For the last two years moderate Democrats have found themselves in dire political straits. While it might be easy to boil the reasons down to an election cycle that simply didn’t go their way, there’s also a historical angle to consider.
Think about it: Prior to the election of President Obama in 2008, the most liberal occupant of the Oval Office in the previous fifty years was arguably Lyndon B. Johnson. He was followed by a series of Republicans and moderate Democrats from the new south.
Then came 2008. The election of Obama, with Nancy Pelosi (D-Calif.) holding the Speaker’s gavel, created a hyper-polarized Washington—leaving the down-ballot moderates, who gave the ‘Big Tent’ Democrats their name, without a party.
There’s also a numbers game in play. For House members, every 10 years brings the gauntlet of redistricting. For Senators, evolving demographics may pose roadblocks to traditional means of reelection. Neither party is immune to these effects, but if history is already stacking itself against you the problem becomes amplified.
That’s the very bind center-leaning ‘Blue Dog’ Democrats find themselves in.
The House’s Blue Dog Caucus saw disaster strike two years ago, as its membership shrank by half—voted out of office by an angry electorate that focused on their national ties with Obama rather than local credibility.
In 2012, perhaps no House Democrat facing such a problem is as profiled as Georgia’s John Barrow—the only white Democrat left standing in the Deep South. The newly minted—he’s moved twice to remain in his district—Augusta, Ga. co-chair of the Blue Dog Caucus faces a perilous environment fostered by historical trends and numerical shifts. His new district voted for George W. Bush by 60 percent in 2004 and 56 percent for John McCain in 2008. Polls show Mitt Romney pulling similar numbers.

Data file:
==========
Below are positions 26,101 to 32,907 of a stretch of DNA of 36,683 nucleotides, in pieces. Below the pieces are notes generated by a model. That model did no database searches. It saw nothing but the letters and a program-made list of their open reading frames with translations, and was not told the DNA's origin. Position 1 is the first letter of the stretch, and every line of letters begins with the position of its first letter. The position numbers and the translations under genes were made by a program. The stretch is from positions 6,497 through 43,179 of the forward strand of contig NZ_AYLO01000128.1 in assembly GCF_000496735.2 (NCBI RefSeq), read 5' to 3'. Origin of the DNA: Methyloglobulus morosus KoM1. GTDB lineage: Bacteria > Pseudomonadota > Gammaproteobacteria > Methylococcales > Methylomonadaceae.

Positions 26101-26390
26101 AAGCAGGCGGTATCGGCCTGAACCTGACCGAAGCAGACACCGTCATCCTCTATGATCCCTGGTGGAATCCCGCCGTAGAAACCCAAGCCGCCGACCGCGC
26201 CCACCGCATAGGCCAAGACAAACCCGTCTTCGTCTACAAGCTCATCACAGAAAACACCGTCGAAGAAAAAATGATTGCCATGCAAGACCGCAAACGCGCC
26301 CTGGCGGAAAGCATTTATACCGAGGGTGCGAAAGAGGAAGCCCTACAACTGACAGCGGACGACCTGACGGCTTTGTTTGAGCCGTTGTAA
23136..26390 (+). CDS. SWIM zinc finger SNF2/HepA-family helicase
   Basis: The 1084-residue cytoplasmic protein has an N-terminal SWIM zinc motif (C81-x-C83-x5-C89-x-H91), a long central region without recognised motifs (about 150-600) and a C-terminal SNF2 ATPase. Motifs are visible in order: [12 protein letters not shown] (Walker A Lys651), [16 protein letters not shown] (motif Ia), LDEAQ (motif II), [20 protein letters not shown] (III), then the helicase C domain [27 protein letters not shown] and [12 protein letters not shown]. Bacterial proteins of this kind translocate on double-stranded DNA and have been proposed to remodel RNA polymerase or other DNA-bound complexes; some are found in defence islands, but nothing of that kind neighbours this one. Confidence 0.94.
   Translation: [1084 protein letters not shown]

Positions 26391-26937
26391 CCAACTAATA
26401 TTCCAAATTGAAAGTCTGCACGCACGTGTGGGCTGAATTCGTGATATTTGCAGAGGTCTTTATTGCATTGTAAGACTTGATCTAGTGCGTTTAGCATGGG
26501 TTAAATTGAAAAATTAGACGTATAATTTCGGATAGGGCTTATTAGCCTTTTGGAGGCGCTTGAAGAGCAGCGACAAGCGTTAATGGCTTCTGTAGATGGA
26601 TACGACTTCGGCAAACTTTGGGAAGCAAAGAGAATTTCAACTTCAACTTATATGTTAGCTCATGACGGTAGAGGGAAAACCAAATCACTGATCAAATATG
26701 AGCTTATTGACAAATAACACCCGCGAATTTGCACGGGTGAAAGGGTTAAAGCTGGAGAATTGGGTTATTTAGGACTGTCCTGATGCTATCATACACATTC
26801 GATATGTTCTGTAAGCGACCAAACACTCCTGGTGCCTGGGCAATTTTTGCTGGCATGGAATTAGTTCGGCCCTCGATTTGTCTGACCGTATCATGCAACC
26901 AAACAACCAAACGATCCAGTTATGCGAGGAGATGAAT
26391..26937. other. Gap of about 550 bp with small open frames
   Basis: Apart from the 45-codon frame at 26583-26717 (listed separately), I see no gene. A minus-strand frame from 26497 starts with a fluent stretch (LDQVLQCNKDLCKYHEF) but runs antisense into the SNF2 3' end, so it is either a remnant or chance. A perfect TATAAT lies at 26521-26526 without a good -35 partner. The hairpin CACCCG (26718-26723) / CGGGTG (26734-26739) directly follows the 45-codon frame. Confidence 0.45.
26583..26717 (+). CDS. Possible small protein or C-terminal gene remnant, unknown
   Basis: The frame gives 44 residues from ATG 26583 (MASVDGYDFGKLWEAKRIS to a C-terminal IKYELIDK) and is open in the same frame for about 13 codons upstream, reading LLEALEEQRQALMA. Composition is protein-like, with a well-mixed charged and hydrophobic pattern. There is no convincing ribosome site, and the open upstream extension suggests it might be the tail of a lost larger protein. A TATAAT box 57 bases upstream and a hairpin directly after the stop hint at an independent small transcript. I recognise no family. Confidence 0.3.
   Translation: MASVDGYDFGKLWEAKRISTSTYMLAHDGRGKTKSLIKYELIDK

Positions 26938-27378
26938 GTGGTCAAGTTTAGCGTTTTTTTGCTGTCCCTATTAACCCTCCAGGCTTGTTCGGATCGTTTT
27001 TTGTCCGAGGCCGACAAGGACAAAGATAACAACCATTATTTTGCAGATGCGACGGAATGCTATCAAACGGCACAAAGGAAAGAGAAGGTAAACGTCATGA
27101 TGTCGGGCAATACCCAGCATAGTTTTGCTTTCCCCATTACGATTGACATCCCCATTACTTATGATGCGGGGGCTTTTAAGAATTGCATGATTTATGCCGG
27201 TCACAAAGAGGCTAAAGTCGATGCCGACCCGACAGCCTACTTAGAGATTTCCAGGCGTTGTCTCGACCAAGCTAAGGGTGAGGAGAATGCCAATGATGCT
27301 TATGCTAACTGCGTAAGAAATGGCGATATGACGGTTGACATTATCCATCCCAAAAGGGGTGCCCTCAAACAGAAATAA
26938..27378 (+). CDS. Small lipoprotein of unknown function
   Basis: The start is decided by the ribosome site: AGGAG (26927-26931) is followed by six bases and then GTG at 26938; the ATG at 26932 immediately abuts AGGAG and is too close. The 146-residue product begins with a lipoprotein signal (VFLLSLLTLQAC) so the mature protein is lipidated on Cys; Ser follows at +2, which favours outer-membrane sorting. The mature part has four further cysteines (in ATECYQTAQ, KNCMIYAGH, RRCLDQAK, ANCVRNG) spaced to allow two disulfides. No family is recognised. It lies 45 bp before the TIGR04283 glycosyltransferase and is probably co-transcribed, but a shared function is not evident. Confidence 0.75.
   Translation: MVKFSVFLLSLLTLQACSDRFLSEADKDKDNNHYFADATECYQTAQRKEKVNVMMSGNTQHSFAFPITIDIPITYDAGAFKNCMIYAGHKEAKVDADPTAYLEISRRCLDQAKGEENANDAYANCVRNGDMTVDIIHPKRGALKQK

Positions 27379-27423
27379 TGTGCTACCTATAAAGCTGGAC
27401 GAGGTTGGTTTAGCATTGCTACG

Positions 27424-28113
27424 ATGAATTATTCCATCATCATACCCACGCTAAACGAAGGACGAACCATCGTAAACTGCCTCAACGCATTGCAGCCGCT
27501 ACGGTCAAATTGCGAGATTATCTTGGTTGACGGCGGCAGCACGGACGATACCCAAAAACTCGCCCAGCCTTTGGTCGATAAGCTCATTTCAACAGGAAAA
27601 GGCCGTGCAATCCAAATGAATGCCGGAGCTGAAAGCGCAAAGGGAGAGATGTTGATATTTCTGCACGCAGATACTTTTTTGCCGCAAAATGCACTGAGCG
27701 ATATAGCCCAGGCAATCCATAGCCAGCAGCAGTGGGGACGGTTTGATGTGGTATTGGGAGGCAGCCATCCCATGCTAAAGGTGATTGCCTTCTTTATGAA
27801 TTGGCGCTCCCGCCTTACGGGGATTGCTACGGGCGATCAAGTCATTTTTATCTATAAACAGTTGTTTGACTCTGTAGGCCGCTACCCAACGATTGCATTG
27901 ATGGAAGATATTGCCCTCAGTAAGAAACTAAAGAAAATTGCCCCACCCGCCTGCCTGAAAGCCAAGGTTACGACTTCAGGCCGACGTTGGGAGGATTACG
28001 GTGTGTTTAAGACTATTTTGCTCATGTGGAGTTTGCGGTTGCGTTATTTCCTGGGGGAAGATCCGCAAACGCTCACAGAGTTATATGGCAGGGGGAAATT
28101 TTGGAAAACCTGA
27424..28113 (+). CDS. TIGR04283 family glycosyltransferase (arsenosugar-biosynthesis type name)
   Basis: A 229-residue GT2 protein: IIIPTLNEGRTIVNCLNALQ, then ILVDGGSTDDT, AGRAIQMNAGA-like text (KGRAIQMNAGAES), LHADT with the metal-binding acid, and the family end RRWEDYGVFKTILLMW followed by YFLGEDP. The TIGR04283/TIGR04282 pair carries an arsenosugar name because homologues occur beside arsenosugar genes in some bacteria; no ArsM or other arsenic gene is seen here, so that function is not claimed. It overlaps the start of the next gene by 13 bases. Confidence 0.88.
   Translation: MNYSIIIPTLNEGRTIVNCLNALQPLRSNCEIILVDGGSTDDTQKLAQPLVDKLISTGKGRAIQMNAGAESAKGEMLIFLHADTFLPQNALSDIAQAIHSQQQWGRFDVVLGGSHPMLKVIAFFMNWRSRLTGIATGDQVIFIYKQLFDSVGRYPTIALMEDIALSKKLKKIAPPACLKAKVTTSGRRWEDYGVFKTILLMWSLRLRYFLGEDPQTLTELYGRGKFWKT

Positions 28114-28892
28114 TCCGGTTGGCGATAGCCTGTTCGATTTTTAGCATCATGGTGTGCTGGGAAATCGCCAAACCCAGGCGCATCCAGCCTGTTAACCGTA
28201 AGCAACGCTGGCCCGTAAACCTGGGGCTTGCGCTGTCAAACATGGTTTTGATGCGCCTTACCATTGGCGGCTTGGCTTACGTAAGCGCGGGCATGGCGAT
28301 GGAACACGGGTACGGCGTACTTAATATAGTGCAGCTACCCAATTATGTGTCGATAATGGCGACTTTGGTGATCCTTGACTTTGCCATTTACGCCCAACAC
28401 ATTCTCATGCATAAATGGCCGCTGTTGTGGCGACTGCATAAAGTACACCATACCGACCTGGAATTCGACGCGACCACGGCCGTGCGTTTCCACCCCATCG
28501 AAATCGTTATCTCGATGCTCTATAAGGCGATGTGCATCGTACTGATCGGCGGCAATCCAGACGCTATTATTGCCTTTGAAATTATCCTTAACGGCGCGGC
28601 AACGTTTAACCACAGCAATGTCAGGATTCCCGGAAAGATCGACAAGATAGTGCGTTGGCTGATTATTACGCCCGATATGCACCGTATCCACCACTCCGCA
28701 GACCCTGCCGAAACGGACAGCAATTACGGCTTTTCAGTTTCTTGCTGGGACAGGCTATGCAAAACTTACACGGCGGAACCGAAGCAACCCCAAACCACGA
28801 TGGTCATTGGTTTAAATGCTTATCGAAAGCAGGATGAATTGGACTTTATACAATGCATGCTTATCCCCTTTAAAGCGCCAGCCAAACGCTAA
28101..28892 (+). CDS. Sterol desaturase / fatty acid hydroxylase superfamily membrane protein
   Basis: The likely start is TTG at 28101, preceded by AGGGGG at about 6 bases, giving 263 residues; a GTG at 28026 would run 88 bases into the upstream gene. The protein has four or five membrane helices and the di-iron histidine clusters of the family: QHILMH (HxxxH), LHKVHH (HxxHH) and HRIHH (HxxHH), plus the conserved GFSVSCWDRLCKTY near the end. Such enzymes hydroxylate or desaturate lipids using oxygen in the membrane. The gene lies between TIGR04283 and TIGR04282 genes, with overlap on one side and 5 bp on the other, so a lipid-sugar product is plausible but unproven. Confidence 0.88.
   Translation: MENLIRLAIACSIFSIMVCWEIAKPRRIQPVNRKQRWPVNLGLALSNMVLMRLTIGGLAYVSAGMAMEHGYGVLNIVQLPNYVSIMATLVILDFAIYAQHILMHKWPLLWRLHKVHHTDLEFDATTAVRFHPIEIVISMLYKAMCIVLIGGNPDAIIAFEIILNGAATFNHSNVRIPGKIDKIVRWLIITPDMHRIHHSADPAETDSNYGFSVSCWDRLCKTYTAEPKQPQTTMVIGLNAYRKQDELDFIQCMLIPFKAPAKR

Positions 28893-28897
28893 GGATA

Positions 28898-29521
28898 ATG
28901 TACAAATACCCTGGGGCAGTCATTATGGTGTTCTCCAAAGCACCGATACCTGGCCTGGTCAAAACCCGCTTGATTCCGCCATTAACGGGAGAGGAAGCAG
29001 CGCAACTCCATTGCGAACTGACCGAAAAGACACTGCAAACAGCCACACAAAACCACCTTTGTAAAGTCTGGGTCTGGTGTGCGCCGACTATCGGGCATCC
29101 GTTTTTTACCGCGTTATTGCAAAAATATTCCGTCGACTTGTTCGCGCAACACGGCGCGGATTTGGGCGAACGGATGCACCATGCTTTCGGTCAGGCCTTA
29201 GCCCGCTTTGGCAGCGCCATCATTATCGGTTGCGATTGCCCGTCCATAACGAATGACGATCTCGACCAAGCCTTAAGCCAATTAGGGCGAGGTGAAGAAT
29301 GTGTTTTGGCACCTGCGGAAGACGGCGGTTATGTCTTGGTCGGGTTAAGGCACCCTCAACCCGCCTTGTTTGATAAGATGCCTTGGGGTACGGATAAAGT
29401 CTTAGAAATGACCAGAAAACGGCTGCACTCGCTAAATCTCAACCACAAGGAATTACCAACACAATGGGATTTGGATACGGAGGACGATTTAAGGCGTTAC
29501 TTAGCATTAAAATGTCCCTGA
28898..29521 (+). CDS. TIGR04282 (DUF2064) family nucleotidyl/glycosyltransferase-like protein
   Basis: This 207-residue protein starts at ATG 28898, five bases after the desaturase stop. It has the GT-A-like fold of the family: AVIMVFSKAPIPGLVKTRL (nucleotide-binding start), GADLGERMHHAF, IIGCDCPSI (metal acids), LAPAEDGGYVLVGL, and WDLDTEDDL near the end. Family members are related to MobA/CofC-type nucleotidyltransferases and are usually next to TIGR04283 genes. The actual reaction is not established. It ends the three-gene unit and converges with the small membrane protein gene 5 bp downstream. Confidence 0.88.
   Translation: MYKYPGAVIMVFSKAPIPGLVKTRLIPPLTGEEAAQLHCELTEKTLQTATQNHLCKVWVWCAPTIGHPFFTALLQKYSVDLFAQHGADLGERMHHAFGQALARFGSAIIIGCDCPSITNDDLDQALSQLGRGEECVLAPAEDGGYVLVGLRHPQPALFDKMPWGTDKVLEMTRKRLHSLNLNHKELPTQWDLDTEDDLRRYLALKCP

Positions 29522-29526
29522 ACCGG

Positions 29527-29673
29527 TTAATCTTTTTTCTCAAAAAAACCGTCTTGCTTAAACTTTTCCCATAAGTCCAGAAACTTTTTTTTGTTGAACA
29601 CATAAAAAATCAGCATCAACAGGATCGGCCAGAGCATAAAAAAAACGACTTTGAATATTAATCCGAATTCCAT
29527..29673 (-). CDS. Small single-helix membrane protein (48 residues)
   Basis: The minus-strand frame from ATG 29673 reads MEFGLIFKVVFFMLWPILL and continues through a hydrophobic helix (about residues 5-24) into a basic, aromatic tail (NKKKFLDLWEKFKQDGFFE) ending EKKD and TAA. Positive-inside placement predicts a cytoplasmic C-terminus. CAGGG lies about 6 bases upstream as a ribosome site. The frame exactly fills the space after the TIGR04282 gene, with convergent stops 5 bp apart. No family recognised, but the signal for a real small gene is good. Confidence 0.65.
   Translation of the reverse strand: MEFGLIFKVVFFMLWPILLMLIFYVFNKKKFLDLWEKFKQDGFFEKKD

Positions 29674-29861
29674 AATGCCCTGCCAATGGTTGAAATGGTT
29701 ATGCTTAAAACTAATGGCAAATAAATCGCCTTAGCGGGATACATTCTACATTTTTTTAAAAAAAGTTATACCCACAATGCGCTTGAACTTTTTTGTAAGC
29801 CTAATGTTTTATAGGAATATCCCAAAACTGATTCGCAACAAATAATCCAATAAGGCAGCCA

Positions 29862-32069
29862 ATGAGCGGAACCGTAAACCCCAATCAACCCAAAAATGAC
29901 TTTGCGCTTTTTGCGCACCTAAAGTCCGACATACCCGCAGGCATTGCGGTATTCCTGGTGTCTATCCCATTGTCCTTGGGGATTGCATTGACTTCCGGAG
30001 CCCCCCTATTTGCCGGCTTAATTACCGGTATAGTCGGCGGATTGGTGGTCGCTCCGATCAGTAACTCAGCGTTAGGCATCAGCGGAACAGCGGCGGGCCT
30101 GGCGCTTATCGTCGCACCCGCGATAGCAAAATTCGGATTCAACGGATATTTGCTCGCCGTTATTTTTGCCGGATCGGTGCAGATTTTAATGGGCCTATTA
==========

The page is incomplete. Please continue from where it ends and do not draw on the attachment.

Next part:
And, yet, just last week the Rothenberg Political Report shifted Barrow’s race from ‘Lean Republican’ to ‘Lean Democratic,’ thanks in part to a masterful ad campaign that proves his skill as a bobbing and weaving political survivor by showing him toting an antique shotgun and speaking as only a Deep Southerner could. He’s nowhere near out of the woods yet though, and should he manage to defy the odds this time, a lower turnout midterm year like 2014 will likely spell the end.
Meanwhile, coal country Democrats also face a slippery slope when it comes to their association with Obama, perhaps to an even greater degree given the focus on jobs by both presidential candidates. The last four years have wreaked havoc on the coal industry, and many voters in the region are blaming the president.
West Virginia Sen. Joe Manchin’s (D) situation is arguably more documented than Georgia’s Barrow, but he’s in good shape for similar reasons: an effective ad campaign—again featuring firearms—and a proven ability to navigate a tough political terrain. Manchin goes a step farther with his ardent pro-coal stance—actually opposing his national party on a policy point, rather than simply trying to play identity politics to create a public image voters are comfortable with.
West Virginia’s state legislature provides another interesting case study. The body is still controlled by Democrats even though, at a national level, Romney is set for an easy win in the state next week. There too, Democrats have aggressively distanced themselves from Obama’s energy policy.
Heading into the Midwest, Democrat Joe Donnelly attached his name as a supporter of the Stop the War on Coal Act in his bid to flip an Indiana Senate seat. The bill itself has cleared the House but is likely set for failure in the Senate, due in part to the shrinking number of moderates in the Democratic majority.
The pundit class often finds it easier to focus on infighting among Republicans in the age of the Tea Party than discuss some of the more subtle contrasts opening up within the Democratic Party. But the last four years paint a compelling picture of buildup and electoral impact of a hard-left administration and party leadership on moderate Democrats—a dynamic likely to play an integral role in coming elections.
Brandon Howell is an account services director at Hynes Communications and contributes to the Peach State political blog Georgia Tipsheet.